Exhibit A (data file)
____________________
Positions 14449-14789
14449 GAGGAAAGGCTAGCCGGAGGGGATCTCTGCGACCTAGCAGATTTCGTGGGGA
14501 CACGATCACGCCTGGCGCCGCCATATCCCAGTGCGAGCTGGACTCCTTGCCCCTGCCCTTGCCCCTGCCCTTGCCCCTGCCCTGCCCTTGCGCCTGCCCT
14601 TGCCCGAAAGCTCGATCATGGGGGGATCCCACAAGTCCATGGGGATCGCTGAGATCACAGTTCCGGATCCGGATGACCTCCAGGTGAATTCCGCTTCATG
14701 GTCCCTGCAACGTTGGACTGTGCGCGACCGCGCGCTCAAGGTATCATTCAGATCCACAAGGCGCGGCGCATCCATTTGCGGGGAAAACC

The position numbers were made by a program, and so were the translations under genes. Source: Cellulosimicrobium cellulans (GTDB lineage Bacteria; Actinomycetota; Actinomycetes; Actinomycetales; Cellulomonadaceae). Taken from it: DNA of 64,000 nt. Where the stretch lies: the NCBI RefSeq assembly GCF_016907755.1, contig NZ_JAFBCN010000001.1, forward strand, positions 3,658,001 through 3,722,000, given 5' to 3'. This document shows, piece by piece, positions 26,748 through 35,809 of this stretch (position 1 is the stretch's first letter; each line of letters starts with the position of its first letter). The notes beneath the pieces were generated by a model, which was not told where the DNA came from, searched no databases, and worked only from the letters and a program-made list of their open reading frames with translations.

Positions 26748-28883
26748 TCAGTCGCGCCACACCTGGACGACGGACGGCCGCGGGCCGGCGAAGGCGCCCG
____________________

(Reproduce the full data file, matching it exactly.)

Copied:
Positions 14449-14789
14449 GAGGAAAGGCTAGCCGGAGGGGATCTCTGCGACCTAGCAGATTTCGTGGGGA
14501 CACGATCACGCCTGGCGCCGCCATATCCCAGTGCGAGCTGGACTCCTTGCCCCTGCCCTTGCCCCTGCCCTTGCCCCTGCCCTGCCCTTGCGCCTGCCCT
14601 TGCCCGAAAGCTCGATCATGGGGGGATCCCACAAGTCCATGGGGATCGCTGAGATCACAGTTCCGGATCCGGATGACCTCCAGGTGAATTCCGCTTCATG
14701 GTCCCTGCAACGTTGGACTGTGCGCGACCGCGCGCTCAAGGTATCATTCAGATCCACAAGGCGCGGCGCATCCATTTGCGGGGAAAACC

The position numbers were made by a program, and so were the translations under genes. Source: Cellulosimicrobium cellulans (GTDB lineage Bacteria; Actinomycetota; Actinomycetes; Actinomycetales; Cellulomonadaceae). Taken from it: DNA of 64,000 nt. Where the stretch lies: the NCBI RefSeq assembly GCF_016907755.1, contig NZ_JAFBCN010000001.1, forward strand, positions 3,658,001 through 3,722,000, given 5' to 3'. This document shows, piece by piece, positions 26,748 through 35,809 of this stretch (position 1 is the stretch's first letter; each line of letters starts with the position of its first letter). The notes beneath the pieces were generated by a model, which was not told where the DNA came from, searched no databases, and worked only from the letters and a program-made list of their open reading frames with translations.

Positions 26748-28883
26748 TCAGTCGCGCCACACCTGGACGACGGACGGCCGCGGGCCGGCGAAGGCGCCCG